After years of calling the state lottery “a bad tax on people with a poor understanding of statistics,” the Oregon Center for Public Policy has finally found a lottery that they want to promote.
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The Silverton-based think tank today urged poor, uninsured Oregonians to sign up for the Oregon Health Plan (OHP) reservation list. Signing up for the list enters uninsured adults in a monthly lottery to apply for the subsidized health insurance plan.
“This is the only kind of lottery that’s totally devoted to helping poor Oregonians,” said OCPP executive director Chuck Sheketoff.
Starting today and continuing through February 29, the Oregon Department of Human Services (DHS) will be accepting reservations for a lottery for new slots in the Oregon Health Plan, Oregon’s Medicaid program.
Those on the reservation list will enter a monthly lottery in which people will be randomly chosen and invited to apply for the Oregon Health Plan. DHS will initially draw 3,000 names, and then a declining number in subsequent months until the program reaches its budgeted level of an average of 24,000 per month for the two-year budget period.
OCPP is encouraging all adult Oregonians who believe they might qualify for the OHP slots to put their names on the reservation list by calling toll-free 1-800-699-9075. People can also sign up online or by mail. The public policy center has links to information about how to get on the reservation list on its website, www.www.ocpp.org. The Department of Human Services has links at www.oregon.gov/DHS.
OCPP is also encouraging health care providers, social service agencies, and family and friends of the uninsured to sign up people for the reservation list.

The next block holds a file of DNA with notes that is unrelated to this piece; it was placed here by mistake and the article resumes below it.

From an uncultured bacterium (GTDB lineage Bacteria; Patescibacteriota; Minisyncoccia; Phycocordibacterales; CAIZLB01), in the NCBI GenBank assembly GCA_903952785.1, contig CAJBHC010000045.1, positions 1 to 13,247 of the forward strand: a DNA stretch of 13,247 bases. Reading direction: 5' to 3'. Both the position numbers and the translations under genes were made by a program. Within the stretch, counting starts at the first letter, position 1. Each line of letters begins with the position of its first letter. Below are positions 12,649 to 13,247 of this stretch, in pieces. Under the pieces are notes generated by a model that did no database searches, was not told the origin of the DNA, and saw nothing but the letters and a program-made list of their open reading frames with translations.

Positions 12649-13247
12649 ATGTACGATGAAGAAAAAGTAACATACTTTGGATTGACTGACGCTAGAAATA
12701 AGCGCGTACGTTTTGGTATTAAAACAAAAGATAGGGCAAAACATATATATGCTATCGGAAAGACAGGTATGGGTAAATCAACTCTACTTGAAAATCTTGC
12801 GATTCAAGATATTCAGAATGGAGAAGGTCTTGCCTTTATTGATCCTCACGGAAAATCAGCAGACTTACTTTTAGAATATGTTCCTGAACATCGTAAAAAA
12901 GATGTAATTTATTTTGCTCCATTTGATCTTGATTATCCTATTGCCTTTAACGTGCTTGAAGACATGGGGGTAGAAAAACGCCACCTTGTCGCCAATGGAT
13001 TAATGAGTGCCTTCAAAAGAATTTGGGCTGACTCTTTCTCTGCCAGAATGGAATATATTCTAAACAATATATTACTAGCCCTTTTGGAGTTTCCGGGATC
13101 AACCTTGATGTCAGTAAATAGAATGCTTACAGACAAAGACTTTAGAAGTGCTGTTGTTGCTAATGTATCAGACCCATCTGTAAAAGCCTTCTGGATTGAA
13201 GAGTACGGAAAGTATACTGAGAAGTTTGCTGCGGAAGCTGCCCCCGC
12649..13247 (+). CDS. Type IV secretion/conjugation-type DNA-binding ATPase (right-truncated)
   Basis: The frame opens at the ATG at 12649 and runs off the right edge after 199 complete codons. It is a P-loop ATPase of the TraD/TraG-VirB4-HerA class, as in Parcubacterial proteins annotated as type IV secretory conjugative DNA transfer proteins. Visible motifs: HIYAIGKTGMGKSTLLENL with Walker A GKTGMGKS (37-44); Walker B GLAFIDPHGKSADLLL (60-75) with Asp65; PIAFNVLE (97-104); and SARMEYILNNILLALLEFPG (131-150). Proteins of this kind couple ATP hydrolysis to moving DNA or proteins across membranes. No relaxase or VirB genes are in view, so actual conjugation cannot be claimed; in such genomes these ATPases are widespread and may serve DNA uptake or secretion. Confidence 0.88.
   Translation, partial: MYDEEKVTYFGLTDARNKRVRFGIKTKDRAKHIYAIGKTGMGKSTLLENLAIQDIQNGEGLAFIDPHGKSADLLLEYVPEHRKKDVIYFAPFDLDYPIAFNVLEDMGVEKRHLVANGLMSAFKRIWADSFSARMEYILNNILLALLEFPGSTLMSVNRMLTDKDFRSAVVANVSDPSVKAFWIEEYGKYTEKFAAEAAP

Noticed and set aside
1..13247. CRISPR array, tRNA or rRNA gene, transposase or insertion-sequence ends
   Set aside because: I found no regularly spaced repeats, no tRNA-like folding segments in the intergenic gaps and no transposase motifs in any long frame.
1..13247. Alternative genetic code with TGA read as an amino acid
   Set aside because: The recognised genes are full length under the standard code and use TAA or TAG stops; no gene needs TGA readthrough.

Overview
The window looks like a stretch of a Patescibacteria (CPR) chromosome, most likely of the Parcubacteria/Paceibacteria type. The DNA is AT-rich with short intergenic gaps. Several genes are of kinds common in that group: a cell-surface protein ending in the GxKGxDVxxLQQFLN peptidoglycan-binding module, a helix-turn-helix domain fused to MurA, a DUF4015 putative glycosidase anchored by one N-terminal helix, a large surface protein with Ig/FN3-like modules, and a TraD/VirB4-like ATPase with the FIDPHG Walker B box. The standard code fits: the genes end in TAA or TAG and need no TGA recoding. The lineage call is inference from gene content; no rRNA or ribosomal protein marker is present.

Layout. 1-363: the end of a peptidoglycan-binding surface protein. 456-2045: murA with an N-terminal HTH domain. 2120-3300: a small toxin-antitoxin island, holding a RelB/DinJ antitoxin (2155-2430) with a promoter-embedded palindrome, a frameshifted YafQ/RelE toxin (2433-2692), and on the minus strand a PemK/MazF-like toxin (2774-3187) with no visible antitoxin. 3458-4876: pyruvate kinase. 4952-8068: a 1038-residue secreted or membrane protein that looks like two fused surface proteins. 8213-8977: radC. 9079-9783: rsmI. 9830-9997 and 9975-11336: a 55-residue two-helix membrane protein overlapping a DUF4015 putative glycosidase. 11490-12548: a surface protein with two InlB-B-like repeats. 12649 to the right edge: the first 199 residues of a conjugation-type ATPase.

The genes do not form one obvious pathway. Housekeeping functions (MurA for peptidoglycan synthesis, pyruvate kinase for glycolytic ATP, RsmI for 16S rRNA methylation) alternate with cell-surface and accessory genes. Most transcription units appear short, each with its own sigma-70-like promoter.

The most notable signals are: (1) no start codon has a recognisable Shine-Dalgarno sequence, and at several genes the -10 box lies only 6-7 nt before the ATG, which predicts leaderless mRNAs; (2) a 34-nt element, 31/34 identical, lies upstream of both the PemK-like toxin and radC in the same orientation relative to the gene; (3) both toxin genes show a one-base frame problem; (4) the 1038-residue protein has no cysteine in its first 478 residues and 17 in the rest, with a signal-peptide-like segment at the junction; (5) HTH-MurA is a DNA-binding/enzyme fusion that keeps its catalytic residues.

“You just need to provide a person’s name and birth date and an address where the person can receive mail, even your own address,” said Sheketoff. “Then, if the person is lucky and chosen in the lottery to apply, the person will have to fill out the actual application.”
At its peak, the Oregon Health Plan served 132,000 poor Oregonians, but starting with cuts passed in 1995 and concluding with the closure of the program in 2004, enrollment fell to just 19,000.
“All Oregonians deserve the security that comes with health care coverage,” said Sheketoff. “We’re a long way from that goal, but this lottery is a positive step that will protect at least some of our fellow Oregonians.”
With over 600,000 uninsured throughout Oregon, Sheketoff noted the importance of the reservation list and the limited time to reserve a slot.
“It is vitally important that as many Oregonians as possible get their name on the reservation list for the health plan lottery during this one-month window of opportunity,” he said.
The Oregon Center for Public Policy is a non-partisan research institute that does in-depth research and analysis on budget, tax, and economic issues. The Center’s goal is to improve decision making and generate more opportunities for all Oregonians.